|Underdark Ocean Island Generator by Cacklecharm|
1 - Tusk Island
Rolls: 4, 2, 4, 9, 7, 5
Tusk Island rises like a tooth from the sea. The pale stone island is a great stalagmite, pregnant with calcite and riddled with cavities. The water around it glows pink from the luminescent red algae that clings to the island's base, just beneath the waves, feasting on the rich magnesium oxides that burble up from a vent at the island's base.
The Tusk has a large central cave, just off the most obvious landing site. Its floor is flat, carpeted with soft layers of lichen and mushrooms. These grow in ring formations; a few circles are clear, making ideal spots for fire-building; one large ring is especially lush, an inviting place to sleep. Tooth-fairies lurk in the hollows of this cave. They attack sleeping adventurers, stealing teeth from their mouths, clothes, books, and other symbols of civilization.
Most of the other caves on Tusk Island are inhabited by olms, blind, white salamander people. The tooth fairies are slowly domesticating them, filling their mouths with human teeth, supplying them with stolen supplies, and relentlessly tormenting them to enact parodies of human behavior. They will eagerly trade for information about human customs, along with corpses, and literally any possessions the adventurers are willing to barter.
Though most of the olms' belongings are worthless - saturated with seawater and humidity and fluids from the olms' own hygroscopic bodies - they currently own a quiver of magnesium arrows that burn brightly (though without heat) for an hour, from the moment they're exposed to the air, and continue burning even underwater.
The olm are also tormented by "the dragon" a giant of their own species, a mutant olm twice the height of any other, tattooed with arcane sigils, able to breathe fire. It subsists on a diet of olm-flesh and fairies.
2 - Cackle-harm's Glacier
Rolls: 3, 6, 5, 2, 2, 2
It would be easy to run aground against the black glacier. The island is made of black ice, almost invisible against the background. The waters around it are filled with carnivorous black seaweed that grasps at the hulls of ships, and pulls anyone who falls overboard deep below to drown them. Chill winds blow down off the glacier at unpredictable times, always preceded by the sound of laughter, dealing 1d6 frost damage to anyone unprotected by shelter.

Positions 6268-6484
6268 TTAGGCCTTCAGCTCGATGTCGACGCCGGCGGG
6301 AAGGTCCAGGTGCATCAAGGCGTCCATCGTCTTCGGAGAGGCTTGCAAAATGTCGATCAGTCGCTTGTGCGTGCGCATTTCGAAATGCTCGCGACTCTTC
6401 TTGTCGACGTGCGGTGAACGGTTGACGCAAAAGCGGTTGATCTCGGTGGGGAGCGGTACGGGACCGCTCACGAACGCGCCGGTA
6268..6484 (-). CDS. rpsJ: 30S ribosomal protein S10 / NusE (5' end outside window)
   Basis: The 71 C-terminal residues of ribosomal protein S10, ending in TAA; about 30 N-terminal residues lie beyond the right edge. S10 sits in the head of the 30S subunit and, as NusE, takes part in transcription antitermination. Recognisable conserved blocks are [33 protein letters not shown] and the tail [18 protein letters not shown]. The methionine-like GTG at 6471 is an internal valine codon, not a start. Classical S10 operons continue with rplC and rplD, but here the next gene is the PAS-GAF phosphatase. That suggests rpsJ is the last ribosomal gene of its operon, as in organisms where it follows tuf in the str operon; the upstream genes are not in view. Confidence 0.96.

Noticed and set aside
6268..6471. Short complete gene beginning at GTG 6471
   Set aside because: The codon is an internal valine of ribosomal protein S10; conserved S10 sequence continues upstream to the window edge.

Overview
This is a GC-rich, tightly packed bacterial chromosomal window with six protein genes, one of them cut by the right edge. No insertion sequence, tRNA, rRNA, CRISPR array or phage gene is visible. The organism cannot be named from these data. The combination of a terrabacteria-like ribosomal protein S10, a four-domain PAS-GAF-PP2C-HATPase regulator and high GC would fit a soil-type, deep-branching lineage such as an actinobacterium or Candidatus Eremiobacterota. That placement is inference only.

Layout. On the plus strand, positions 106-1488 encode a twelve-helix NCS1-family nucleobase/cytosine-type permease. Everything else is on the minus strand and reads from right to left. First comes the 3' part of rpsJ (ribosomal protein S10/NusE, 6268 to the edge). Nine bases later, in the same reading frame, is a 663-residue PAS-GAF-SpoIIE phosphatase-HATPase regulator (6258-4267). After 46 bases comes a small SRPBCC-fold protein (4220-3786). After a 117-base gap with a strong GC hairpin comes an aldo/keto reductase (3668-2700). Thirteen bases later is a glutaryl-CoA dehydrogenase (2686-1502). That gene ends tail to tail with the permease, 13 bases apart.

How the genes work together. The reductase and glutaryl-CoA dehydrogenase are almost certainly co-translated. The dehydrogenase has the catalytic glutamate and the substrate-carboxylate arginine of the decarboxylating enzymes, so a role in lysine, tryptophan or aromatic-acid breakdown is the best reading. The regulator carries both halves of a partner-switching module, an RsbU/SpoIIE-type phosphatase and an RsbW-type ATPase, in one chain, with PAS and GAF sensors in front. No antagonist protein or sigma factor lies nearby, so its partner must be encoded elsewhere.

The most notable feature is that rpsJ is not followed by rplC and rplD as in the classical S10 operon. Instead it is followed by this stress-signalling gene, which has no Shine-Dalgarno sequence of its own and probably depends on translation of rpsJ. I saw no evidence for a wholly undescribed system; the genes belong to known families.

A wrecked dwarven ship is tangled in the weeds just off the coast of the glacier. Seven dwarven prospectors have a makeshift camp. Their mining company will pay handsomely for them to be returned to dwarven civilization. These seven are the survivors of a much larger expedition, but their numbers have been much reduced by the wreck, the seaweed, the cold, and the depredations of an invisible menace.
The dread goblin Cackle-harm lives on the glacier, his hideous laughter echoes across the whole island just before the chill wind blows. A marauder and brigand, Cackle-harm and his pirates robbed elven merchants for years before they caught him, and tried to execute him - but the magic in the elf-rope noose they hanged him with malfunctioned, making him invisible and invulnerable. He'll be happy to tell you his story ... right before he kills you. The only way to kill him is to remove the rope. The unbreakable elf-rope is Cackle-harm's only treasure - everything else he steals he throws in the sea, unreachable beneath the black seaweed garden.
3 - The Sleeping Giant
Rolls: 6, 5, 2, 4, 4, 7*
(Note: The Manse recommends rolling d6 to determine inhabitants, but also suggests the island might be uninhabited, so I rolled a d10, and I'm interpreting results 7-10 as uninhabited.)
It's impossible to miss the Sleeping Giant. It's a giant olm, an albino salamander the size of a mountain, trapped in magical slumber.
The waters surrounding the island are filled with flags and warning buoys written in dozens of languages. Shipcatching nets are set out to prevent any vessel larger than a lifeboat from approaching the island directly. A lighthouse sits atop an promontory stone, positioned so shadows prevent its light from hitting the slumbering giant's sleeping eyes. The everburning flame of the lighthouse is a trapped fire elemental, magically bound to the tower.
Hidden in the crevices and folds of the giant's skin are dozens of pest-traps. By now, about half have been triggered and hold the skeletons of various underworld vermin. The rest remain a hazard to adventures. Each deals 1d4 damage and requires an exploration turn for two people to remove.
The only treasure on the island is a spellbook, Ø ōōōō ō Øōōō ØØØ ØØØ ØōØ ØØØ ōōØō Øōōō ōō Øō Øōō ōō Øō ØØō, the Book of Binding, which is locked to a chain, the chain wrapped around the giant olm's neck like a collar. The book is written in a kind of braille, legible to the sightless hands of the original spellcasters. The book contains only two spells - one to put the olm back to sleep if it begins to wake, another to bind the elemental to its lighthouse prison. Any spellcaster intelligent enough to translate the spells from their time-forgotten original language is also skilled enough to reverse them to awaken the giant or free the fire.
(Also note: I just used Morse Code to write the book title. If you decide to use this island, consider making a "book" out of three notecards folded in half. Use a hole-puncher for the dashses and poke a smaller hole with a pen-tip for the dots. The spells can just be called "sleep" and "bind" for simplicity's sake.)